Y.T. 2011 PatriciaSPANISH THEATRE – a background note

In normal course at La Trobe University (Australia) in the ’70s, I would have continued to teach on Spanish prose, poetry and theatre. I liked them all, though prose maybe less than poetry, and poetry a little less than theatre. When it was my turn to apply for study leave, I decided on a project in Spanish theatre which was to take me to Madrid. I wanted to examine in situ something which bothered me: the inviolability of a dramatist’s written text, versus the actor’s rôle in interpreting it and expressing himself.

As it turned out, I was poorly equipped, having been denied video equipment and told a taperecorder would do. Then, on arrival in Madrid, I learned too late it was to be a poor season for theatre. I had to attend secondary shows, take notes, and accept a sound track ‘on the house’. Depressed, and with time to spare as I awaited the nightly performance, I whiled away the day in second-hand bookshops … one of which was to yield … gold. This offered totally fresh possibilities, and gloom was dispelled.

In Australia, later, with 2,000 pieces of Spanish theatre dating from 1604 to 1900 before me, I resumed the sorting and cataloguing I had begun in Madrid between shows. Now were these pieces – many crisp and fresh – genuine, or reproductions? Could the printed dates – one for a play by Lope de Vega, dated 1604 – be true? Who were the authors? there would be no name, or a name just alluded to by initials. What should I do about a play with different titles? Why did so many boast no cover, and had never done so? Why were many preceded by the last lines of a play, followed by the first lines of another, or even did both things? Talk about problems! They were infinite.

But it was an impressive find: so many authors known and unknown, the number of genres from full length plays to monologues, the number of publishing houses, even the number of translators … Yet documentation meant challenges, and I was unprepared. I had to learn bibliographical techniques, prepare quasi-facsimile descriptions, organise my findings in a comprehensible and acceptable way so they would make sense to others … librarians, teachers, students and the general public. I was to work at it for years, and in the end the University of Glasgow incorporated the find in their Special Collections, part of the find being sold, part donated – as I was reluctant to see it split.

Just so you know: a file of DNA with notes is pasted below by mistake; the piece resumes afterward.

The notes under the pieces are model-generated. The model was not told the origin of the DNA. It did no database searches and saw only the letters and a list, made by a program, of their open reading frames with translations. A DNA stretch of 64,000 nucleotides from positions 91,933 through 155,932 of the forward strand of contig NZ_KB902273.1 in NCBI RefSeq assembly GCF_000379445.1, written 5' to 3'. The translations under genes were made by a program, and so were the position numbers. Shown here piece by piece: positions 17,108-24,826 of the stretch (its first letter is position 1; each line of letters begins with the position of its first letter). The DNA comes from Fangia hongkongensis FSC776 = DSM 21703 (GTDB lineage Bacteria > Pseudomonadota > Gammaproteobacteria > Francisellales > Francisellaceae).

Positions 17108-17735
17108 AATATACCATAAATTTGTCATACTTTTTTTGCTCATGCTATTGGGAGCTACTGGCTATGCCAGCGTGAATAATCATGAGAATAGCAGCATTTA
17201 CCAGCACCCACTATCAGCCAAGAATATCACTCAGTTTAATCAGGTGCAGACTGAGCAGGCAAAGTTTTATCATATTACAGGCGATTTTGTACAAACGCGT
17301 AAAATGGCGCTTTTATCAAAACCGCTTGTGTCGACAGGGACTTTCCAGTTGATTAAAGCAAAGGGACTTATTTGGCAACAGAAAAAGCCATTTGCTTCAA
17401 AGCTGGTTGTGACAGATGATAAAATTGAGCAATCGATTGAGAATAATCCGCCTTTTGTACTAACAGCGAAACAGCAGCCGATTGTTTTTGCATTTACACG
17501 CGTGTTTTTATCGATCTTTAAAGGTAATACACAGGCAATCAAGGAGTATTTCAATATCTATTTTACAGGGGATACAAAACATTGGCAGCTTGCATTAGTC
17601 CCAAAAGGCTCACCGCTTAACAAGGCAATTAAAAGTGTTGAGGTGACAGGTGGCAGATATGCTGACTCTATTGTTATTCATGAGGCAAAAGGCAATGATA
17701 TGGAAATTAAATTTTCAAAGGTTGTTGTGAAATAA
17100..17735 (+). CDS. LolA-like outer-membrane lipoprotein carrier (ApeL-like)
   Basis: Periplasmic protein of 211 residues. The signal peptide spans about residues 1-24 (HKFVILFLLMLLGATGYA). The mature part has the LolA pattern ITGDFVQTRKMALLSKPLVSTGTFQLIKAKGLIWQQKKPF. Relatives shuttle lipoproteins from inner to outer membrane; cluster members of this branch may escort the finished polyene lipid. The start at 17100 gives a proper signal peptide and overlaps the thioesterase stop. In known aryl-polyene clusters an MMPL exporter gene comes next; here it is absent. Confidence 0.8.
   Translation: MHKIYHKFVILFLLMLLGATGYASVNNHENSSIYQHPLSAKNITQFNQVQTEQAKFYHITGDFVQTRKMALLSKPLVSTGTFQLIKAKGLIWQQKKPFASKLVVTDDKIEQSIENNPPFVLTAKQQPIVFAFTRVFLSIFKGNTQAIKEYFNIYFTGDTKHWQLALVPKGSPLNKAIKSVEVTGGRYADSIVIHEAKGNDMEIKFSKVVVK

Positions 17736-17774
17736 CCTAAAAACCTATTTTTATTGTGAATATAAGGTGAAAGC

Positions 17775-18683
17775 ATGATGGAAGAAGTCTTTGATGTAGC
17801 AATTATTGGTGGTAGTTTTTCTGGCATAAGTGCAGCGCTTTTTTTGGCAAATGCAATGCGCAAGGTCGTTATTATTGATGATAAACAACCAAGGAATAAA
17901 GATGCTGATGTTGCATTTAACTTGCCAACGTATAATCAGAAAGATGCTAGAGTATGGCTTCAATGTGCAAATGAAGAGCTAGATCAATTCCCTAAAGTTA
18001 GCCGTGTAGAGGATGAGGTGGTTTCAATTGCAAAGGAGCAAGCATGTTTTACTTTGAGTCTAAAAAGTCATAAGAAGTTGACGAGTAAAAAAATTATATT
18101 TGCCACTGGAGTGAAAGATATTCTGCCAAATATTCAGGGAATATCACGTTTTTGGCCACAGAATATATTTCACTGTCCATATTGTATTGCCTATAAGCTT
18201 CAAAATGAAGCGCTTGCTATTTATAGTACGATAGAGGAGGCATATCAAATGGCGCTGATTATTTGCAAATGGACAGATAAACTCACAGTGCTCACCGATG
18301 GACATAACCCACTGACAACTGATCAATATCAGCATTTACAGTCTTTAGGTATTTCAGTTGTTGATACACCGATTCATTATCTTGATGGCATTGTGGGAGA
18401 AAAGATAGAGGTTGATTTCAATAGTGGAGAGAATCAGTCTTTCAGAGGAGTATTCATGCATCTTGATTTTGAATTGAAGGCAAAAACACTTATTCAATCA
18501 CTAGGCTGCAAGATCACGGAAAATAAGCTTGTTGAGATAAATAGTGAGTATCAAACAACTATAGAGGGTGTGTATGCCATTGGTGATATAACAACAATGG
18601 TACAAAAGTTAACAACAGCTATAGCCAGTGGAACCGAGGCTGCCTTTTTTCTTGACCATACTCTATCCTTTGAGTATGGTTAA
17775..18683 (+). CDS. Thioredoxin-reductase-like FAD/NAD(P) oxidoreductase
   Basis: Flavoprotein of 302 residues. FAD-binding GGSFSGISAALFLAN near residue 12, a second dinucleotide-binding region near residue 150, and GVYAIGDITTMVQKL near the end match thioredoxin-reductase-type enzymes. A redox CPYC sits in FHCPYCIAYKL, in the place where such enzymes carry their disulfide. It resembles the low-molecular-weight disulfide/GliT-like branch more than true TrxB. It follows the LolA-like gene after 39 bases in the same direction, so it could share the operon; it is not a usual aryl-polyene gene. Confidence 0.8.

This had all begun with the aim of studying the relationship between the written words and directives of a dramatist versus the right of an actor to interpret them and express himself as he wished. While I had supported the idea that a text was sacred (though in varying degree according to the nature of the play), I had wanted nevertheless to know more about the effects should an actor assume control and ‘do it his way’. And there I was, engulfed by written words and stage directions: texts! A judgement.

Now I have yet other plays, more recently acquired and in more prosaic ways. There are many from the 1850s or so, well printed on generous and often crisp paper, many complete with actor particulars. There are many from the 1920s, maybe not so well presented … but with a humorous cover by Tovar portraying a dramatist, composer of zarzuelas, director and … actor of the time, some of whom wrote, designed, managed, and funded their show as well as act. What a world of the boards! Another judgement. And today, while aiming to present some of that ‘find’ and what it entailed, I aim also to draw attention to these wrongly neglected, more modern moments in Spanish theatre.


Agustin Moreto and Lope de Vega

Find of a Lifetime

Bulletin of the Comediantes

A Role for Watermarks in Bibliographical Description

Glasgow Newsletter

Scarfe-La Trobe Collection